Insider Risks in Elections
Many discussions of voting systems and their relative integrity have been primarily technical, focusing on the difficulty of attacks and defenses. This is only half of the equation: it’s not enough to know how much it might cost to rig an election by attacking voting systems; we also need to know how much it would be worth to do so. Our illustrative example uses the most recent available U.S. data, but is otherwise is not intended to be specific to any particular political party.
In order to gain a clear majority of the House in 2002, Democrats would have needed to win 13 seats that went to Republicans. According to Associated Press voting data, Democrats could have added 13 seats by swinging 49,469 votes. This corresponds to changing just over 1% of the 4,310,198 votes in these races and under 1/1000 of the 70 million votes cast in contested House races. The Senate was even closer: switching 20,703 votes in Missouri and New Hampshire would have provided Democrats with the necessary two seats.
Of course, it isn’t possible to anticipate exactly how much fraud or undetected error would alter the winner of each race. It would also be suspicious if Democrats won 13 districts by exactly one vote. As a result, modestly more votes would need to be changed. In 2002, fraud that changed 2% of the votes in a few contested races (or 1/250 of the total votes) would have completely changed the balance of power in Congress.
According to the Federal Election Commission, some House candidates spent up to $8 million in 2002, although expenditures of $3 to $4 million were typical. Thus, it is easily worth $3 million for a candidate to change a race from a statistical dead heat into a certain victory. Each 1% that is added to a candidate’s odds of victory (and hence each 1% removed from the opponent’s odds) is worth $60,000.
The outcomes of the 13 closest Democratic losses in 2002 would have changed by swinging an average of 3,805 votes each. If shifting 5,000 votes is worth $3 million, each vote is worth $600. A discount is required to reflect the additional legal risks and moral problems involved in committing fraud, although these effects depend on the people and situations involved. The following analysis makes the conservative assumption of $400 per vote.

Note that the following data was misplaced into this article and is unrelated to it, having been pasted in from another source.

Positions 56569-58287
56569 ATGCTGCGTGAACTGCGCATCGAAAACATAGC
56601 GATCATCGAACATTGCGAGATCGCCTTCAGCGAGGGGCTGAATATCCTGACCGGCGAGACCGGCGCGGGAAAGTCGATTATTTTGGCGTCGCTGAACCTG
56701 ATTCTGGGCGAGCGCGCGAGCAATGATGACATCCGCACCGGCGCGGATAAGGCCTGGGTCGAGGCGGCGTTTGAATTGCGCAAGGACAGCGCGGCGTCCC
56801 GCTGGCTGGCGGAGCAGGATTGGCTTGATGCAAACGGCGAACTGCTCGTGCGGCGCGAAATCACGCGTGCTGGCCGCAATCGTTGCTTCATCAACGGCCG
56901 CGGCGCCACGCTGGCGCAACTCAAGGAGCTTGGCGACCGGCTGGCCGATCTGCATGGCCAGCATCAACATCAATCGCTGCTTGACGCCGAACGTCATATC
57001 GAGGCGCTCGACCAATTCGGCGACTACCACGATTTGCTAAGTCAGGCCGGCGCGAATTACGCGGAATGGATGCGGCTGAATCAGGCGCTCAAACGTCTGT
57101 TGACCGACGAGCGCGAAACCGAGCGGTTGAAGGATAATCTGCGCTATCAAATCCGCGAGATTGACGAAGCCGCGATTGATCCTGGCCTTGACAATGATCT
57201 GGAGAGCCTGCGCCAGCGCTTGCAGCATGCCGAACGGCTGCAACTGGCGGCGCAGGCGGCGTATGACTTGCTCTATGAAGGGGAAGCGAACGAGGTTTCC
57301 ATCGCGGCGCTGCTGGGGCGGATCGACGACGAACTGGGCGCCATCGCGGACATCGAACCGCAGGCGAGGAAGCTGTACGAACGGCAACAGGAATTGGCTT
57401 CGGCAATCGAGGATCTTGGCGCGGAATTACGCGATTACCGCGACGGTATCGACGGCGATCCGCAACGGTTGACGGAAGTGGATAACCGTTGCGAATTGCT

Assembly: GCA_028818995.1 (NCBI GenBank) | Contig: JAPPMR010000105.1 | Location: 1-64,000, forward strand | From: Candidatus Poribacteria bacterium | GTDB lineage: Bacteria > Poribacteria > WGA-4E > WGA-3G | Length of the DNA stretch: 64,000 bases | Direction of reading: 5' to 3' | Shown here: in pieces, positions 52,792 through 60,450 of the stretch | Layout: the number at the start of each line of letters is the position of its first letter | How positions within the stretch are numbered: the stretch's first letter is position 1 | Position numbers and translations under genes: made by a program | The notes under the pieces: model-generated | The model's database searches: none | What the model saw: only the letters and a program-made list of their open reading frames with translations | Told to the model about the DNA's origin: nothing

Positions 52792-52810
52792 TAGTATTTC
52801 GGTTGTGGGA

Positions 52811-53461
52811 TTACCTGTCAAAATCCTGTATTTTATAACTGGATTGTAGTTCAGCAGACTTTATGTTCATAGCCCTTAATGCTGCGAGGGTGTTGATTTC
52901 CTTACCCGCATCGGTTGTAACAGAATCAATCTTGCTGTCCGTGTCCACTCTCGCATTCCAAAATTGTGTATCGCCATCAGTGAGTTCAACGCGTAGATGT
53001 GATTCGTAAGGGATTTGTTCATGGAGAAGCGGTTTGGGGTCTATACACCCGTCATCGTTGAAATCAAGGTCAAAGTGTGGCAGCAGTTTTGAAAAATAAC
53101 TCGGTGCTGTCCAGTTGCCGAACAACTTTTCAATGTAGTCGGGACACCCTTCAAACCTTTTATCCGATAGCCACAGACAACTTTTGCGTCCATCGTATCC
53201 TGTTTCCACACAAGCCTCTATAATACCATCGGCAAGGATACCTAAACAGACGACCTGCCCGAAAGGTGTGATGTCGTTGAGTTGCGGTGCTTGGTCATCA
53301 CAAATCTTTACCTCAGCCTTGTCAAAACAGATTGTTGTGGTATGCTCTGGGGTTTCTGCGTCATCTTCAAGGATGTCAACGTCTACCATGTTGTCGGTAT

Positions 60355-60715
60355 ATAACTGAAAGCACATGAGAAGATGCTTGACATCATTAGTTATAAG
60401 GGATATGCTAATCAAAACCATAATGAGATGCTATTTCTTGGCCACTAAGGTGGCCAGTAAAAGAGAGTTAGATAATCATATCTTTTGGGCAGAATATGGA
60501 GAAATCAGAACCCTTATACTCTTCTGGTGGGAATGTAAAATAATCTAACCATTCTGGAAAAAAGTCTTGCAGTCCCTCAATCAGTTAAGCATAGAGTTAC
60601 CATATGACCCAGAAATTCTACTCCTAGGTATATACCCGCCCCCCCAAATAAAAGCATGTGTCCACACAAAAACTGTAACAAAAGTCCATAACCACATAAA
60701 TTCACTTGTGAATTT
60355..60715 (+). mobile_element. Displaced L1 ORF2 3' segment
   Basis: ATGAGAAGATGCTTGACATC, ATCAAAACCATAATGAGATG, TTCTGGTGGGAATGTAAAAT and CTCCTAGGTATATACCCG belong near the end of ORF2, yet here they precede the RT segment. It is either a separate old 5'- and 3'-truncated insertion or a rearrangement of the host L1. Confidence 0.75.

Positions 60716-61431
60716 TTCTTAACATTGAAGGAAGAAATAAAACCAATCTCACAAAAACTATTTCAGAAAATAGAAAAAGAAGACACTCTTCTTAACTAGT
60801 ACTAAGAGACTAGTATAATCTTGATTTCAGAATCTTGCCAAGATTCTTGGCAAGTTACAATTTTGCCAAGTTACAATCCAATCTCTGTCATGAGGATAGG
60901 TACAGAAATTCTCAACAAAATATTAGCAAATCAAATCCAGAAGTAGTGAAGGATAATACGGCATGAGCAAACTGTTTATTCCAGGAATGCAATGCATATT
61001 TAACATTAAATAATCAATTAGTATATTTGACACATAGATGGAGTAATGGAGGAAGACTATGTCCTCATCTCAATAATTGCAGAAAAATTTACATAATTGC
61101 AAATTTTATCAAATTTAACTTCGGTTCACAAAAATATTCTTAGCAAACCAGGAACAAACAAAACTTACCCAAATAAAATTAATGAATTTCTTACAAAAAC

So, what is it worth to compromise a voting machine? Suppose one machine collects 250 votes, with roughly half for each candidate in a close election. Rigging the machine to swing all of its votes in one race would be worth $50,000. To avoid detection, fraudsters may be less greedy. Swinging 10% of the opposition’s votes on any given machine would be worth $5,000 in a close race. Thus, it is necessary to assume that attacks against individual voting machines are a serious risk, particularly if a few dozen machines could be affected. For example, machine tampering is worthwhile if machines are stored without strong physical security.
Election data is also useful for understanding the threats against voting machine designs. Any voting machine type deployed in 25% of precincts would register enough votes that malicious software could swing the balance of power without creating detectable statistical abnormalities. According to the FEC, Congressional candidates together legally raised over $600 million in 2002. One might conservatively estimate that stealing control over the House of Representatives is worth over $100 million to the party that would otherwise lose. In practice, the threats are even greater, since one attack could affect many elections.
Who are the adversaries? Elections face threats from system developers and election insiders, foreign governments, radical extremists, partisan operatives, and others. Voting systems must be able to face attackers with extraordinary creativity and dedication—much more so than the rather simplistic and unmotivated creators of viruses and worms—because there are strong rational (though perverse) motives for election fraud. Compared with violence and other illegal activities extremists use, electoral fraud is much safer and much more likely to have a desired effect.
The evidence clearly shows voting systems must be designed to counter very well-funded and sophisticated opponents, including those with massive financial resources and the ability to join design teams, infiltrate manufacturing facilities, fabricate malicious integrated circuits, tamper with compilers, and mount a wide range of other attacks. Checks and balances, such as local party observers, help against some attacks but not others. The threats are real, making openness and verifiability critical to election security.